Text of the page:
Tuesday, I had a session with my dietician during my morning break. I told her that over the weekend I actually felt hunger before dinner, which kind of freaked me out since I’ve been so out of touch with my hunger cues for so long. She asked me if I got a snack at the optional snack time since I was hungry.  When I told her no, she looked back and made the realization that I had not eaten a single snack in the four weeks I have been here. She asked me why I never did an optional snack. “I just don’t need to. I already eat a lot at meals.”

We went back and forth about it. I just do not agree that I should be eating more. If anything I need to be eating less than the huge portions at meals. They were probably feeding me 2500 calories a day and I was not about to add on to that with snacks.. It would make me gain weight and it was just purely unnecessary. I also just do not trust myself with snack foods. I would buy snack foods and eat the entire package in one sitting – entire boxes of granola bars, mini packages of pretzels or cookies or chips. She told me that it was not going to hurt me and that snacks are completely normal. There was no way I’d lose control because I would only be given one snack.

So she told me that I’m going to have a snack this week. We scheduled it for today at 2:00 and decided what I would get. I left her office feeling panicked, frustrated, and out of control. I was a little late to A-Stage group, walking in after it had started. Leila was one of the counselors for this group which made me feel better but I was still shaking when I sat own. I turned to the page we would be covering in our packet and the shaking got worse.

During this group, we were to have a snack and practice mindful eating. Leila and Dana, another therapist, brought a tray over to the group that had a box of vanilla wafers and some milk with cups. They told us to come up and grab our snack, portioning it out however we wished. We were allowed to get one cookie or even six cookies. We could get no milk, half a cup, or even grab the container. There were no guidelines on portions. But everyone there was paying attention and watching. I continued to shake. I went up and grabbed two vanilla wafers, and poured some milk because my mouth felt bone dry.

We went around the group and talked about how we were feeling before we started the mindful eating activity. I told them all how Janel had just informed me that I had to have a snack today so I was already anxious and shaking. I told them my thoughts, “I should not be eating snacks and now I’m going to have to eat two today. I can’t believe this is right before lunch. I do not need them. These are sugary and unnecessary and I am going to gain weight. I feel disgusting. I was not expecting this. No one told me that we’d have a snack today.” I told them about my physical sensations which were feeling like my mouth was dry, my entire body was shaking and tears were coming to my eyes. I felt hot, flushed, and like my heart was beating faster. My thoughts were racing and I felt like I was going to crawl out of my skin.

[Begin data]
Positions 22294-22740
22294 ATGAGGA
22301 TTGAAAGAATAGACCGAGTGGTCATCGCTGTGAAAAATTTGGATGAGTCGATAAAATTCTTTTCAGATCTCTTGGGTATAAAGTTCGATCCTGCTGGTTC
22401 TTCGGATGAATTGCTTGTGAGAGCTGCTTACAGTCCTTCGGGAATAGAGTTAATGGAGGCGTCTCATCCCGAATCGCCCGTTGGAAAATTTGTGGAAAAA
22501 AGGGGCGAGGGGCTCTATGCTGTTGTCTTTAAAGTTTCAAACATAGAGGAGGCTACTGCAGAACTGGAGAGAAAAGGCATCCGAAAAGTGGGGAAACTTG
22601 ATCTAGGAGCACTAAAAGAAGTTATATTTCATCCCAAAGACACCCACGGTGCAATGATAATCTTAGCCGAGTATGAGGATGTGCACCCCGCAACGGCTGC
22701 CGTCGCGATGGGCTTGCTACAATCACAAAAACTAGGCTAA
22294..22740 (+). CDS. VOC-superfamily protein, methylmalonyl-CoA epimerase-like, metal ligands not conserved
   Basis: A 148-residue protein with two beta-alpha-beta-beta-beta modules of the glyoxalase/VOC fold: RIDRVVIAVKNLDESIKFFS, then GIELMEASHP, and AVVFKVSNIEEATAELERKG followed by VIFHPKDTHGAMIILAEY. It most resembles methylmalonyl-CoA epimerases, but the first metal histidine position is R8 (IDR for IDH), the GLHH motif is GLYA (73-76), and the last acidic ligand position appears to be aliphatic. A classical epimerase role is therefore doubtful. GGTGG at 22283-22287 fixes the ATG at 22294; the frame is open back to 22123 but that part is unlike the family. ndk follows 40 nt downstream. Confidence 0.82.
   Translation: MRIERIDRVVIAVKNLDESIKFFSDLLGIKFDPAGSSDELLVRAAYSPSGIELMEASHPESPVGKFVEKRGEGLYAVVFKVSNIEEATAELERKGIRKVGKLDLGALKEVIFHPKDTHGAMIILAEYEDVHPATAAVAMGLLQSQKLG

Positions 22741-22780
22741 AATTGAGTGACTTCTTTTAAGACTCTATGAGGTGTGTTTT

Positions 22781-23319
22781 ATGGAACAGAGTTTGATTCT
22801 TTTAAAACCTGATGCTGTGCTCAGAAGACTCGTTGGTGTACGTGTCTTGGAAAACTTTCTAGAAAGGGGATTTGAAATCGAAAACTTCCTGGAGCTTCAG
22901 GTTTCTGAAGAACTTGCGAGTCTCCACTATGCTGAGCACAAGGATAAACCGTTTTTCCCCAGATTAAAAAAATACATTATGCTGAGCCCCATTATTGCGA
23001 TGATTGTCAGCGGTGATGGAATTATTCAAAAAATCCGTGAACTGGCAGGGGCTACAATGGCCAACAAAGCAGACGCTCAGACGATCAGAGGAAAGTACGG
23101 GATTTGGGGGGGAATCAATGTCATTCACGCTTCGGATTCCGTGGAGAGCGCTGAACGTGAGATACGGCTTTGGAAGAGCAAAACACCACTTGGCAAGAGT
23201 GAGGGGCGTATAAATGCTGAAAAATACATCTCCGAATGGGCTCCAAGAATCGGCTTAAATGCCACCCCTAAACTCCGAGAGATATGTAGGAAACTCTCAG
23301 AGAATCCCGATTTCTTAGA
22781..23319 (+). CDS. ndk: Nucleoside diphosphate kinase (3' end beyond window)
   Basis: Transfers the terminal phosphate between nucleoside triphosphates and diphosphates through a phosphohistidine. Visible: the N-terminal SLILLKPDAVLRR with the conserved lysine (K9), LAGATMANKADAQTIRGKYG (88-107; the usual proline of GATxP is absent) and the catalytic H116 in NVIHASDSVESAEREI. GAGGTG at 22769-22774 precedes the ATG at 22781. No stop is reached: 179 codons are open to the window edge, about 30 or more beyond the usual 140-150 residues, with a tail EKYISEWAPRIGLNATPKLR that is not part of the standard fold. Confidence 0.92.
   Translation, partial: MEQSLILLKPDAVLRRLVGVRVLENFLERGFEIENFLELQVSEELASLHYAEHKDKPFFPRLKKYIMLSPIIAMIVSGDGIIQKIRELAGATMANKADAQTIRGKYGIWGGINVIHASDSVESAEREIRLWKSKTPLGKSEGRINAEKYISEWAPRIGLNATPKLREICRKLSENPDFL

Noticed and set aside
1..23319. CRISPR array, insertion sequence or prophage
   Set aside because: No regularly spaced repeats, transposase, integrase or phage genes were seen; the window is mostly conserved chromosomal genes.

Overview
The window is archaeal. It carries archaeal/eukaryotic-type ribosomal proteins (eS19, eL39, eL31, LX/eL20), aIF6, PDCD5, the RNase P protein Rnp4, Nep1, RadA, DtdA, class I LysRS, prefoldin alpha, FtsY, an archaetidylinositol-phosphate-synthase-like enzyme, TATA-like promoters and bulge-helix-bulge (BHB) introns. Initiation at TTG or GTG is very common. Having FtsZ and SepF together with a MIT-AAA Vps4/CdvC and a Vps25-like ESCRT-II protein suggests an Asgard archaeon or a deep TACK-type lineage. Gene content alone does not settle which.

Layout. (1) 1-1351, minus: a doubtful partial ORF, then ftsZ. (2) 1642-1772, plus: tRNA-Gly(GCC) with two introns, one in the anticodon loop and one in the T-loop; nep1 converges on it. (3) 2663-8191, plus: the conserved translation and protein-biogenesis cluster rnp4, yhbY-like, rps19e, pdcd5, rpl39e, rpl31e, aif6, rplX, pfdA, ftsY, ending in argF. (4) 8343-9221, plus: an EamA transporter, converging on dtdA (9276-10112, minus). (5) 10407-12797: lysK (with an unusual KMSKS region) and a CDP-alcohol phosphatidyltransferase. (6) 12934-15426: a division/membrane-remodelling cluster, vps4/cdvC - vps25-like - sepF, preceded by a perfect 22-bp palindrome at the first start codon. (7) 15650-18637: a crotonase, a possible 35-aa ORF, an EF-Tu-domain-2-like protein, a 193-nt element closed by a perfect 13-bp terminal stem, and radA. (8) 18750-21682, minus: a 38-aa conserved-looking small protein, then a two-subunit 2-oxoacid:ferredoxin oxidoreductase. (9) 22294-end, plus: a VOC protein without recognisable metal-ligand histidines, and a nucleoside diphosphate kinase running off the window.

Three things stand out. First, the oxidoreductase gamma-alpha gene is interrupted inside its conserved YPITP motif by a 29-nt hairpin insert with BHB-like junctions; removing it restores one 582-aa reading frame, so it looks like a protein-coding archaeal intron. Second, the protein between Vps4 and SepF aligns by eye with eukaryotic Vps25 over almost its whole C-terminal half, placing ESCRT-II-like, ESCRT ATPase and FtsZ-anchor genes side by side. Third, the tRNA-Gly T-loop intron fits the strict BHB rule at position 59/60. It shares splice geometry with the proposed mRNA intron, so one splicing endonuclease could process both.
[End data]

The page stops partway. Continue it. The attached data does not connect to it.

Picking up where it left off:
I’m feeling all of these things all over again writing about it in this coffee shop in Oxford because I remember it so vividly. I had to step away from this writing and come back later because I was starting to get dizzy from the panic.

Dana asked if I had any urges and I told her that I really did not want to have this snack now. I wanted to skip my snack later or push it to tomorrow. I wanted to hide because everyone was looking at me and would see me eat these cookies. I wanted to get up and go wash my hands because they felt grainy and covered in crumbs and I felt just so gross.

Everyone else talked about how they were feeling and we started the activity. We had to look at the cookies closely, paying attention to all of their golden brown and grainy details. We smelled the cookies and smelled the vanilla. I put the cookie in my mouth because that is what I was supposed to do. I started chewing, feeling like there was cement in my mouth. I took a drink of milk so I could swallow. I was unable to be mindful any more. I was panicking now. I couldn’t stop shaking. I looked down and started crying, feeling so stupid and out of control over two tiny cookies.

I rushed out of the room as soon as I could and Sarah followed me because she knew something was up. I looked at her and the tears continued. “This is the most ridiculous thing ever. I am having a panic attack right now over TWO COOKIES. This is completely ridiculous.” She told me that she knows. She had a panic attack over fake spaghetti yesterday in group. “What a pair we are.” I laughed.

We walked over to the dining hall and waited outside. I saw Janel and told her I had a snack in group. “That means I don’t have to have one later, right?” I asked her only half joking. Dana came up behind me and said, “NO. That does not count as her snack. Don’t let her fool you, Janel.”